Cy the Cynic arrived for a penny Chicago game with a case of hay fever.
So understandably, he wasn’t at his best when the game started. As South, he opened five diamonds and played there doubled. West led the king of clubs, and the Cynic ruffed, took the ace of hearts and conceded a heart. East won and shifted to spades, and West took two spades.
Cy wasn’t upset to go down one.
“They could make six clubs,” he assured his partner You make five diamonds doubled” was the reply.
If I’d taken a vote, the ayes would have had it: Cy misplayed. He must pitch a heart on the first club — a loser on a loser — instead of ruffing.
If West leads another club, Cy ruffs, takes the ace of trumps and ace of hearts, and ruffs a heart high. He leads a trump to dummy’s eight, ruffs a heart and returns with the king of trumps to run the hearts and score a doubled overtrick.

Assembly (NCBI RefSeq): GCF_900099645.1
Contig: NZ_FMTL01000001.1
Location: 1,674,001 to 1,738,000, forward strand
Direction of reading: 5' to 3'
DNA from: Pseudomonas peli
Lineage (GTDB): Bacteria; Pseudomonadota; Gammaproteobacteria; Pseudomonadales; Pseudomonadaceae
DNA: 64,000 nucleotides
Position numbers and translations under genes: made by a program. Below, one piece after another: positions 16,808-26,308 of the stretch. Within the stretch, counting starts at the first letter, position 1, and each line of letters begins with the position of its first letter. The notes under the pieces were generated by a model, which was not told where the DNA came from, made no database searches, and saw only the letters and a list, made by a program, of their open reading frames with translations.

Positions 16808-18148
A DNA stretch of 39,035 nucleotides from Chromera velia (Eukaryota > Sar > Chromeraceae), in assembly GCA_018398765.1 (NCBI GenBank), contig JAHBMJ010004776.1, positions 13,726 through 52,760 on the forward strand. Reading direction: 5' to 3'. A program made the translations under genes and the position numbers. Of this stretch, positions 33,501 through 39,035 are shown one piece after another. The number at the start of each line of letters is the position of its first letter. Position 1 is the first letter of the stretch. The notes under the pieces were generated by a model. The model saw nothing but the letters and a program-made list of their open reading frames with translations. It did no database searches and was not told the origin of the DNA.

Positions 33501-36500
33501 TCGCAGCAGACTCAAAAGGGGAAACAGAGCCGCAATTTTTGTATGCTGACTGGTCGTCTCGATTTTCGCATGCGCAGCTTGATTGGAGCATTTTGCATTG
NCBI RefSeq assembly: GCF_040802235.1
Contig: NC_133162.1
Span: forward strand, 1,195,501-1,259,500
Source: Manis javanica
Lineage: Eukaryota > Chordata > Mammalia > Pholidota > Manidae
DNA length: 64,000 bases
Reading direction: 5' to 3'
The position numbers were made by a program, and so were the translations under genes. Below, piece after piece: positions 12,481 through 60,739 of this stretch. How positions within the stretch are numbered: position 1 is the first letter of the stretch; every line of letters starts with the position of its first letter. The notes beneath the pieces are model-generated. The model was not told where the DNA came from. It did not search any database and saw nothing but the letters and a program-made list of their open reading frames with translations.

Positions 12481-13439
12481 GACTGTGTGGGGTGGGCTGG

Question: You hold: ♠ A Q 10 5 ♥Q 6 ♦ 7 3 ♣ A K 9 7 2. Your partner opens one heart. The next player passes. What do you say?
Answer: The correct response is two clubs. Since you have plenty of ammunition, you can show your suits in the logical order: longest first. If partner rebids two hearts, you’ll bid an economical two spades next. With a weaker hand such as A J 10 5,Q 6, 7 3, K 9 7 3 2, to respond one spade, seeking a fit in the major suit, would be best.